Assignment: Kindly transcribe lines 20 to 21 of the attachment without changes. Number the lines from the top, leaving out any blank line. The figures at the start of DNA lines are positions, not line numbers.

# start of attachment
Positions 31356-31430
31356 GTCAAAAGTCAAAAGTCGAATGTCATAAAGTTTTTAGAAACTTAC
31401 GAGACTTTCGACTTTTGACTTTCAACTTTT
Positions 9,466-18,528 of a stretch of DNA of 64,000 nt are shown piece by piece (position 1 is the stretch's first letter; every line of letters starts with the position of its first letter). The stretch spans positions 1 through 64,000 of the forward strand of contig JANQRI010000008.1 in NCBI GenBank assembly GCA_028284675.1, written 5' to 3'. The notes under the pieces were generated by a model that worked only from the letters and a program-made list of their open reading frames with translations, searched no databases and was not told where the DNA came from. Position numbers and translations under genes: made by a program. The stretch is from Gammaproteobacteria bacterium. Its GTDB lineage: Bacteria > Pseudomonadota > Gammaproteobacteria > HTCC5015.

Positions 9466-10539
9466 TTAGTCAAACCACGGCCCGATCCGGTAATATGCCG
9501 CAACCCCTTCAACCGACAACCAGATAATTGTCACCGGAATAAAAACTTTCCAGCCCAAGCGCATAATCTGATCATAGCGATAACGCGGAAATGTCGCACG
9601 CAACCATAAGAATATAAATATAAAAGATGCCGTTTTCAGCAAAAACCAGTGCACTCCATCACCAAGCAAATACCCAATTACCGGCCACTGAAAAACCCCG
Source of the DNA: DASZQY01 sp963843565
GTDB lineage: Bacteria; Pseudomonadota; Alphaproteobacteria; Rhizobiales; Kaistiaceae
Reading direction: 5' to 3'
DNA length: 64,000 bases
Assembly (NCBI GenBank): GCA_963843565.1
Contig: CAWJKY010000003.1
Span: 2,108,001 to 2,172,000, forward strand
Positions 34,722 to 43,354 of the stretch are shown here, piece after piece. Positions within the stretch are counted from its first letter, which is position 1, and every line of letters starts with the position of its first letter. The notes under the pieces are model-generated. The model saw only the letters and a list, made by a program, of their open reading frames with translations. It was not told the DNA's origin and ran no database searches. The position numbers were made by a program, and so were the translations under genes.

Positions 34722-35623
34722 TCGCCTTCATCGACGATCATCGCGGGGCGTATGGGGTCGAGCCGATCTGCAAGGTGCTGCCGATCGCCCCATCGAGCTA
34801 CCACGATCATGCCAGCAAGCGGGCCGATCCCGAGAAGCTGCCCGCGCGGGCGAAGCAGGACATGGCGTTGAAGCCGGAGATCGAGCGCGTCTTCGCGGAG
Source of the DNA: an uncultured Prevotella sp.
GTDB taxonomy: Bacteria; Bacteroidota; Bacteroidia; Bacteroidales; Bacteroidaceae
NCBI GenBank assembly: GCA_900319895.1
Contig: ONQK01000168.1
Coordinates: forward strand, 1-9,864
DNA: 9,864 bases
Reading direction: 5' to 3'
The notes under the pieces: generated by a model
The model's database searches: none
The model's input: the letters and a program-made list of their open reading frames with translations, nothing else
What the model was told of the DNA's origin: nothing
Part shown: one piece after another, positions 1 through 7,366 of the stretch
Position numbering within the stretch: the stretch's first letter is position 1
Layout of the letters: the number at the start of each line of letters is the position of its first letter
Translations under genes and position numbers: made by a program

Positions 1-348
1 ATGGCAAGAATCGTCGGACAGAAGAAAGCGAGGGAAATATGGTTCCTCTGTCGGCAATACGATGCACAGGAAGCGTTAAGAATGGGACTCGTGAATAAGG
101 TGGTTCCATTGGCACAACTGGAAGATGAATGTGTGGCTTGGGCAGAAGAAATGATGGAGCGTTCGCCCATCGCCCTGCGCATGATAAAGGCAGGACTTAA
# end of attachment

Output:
Source of the DNA: an uncultured Prevotella sp.
GTDB taxonomy: Bacteria; Bacteroidota; Bacteroidia; Bacteroidales; Bacteroidaceae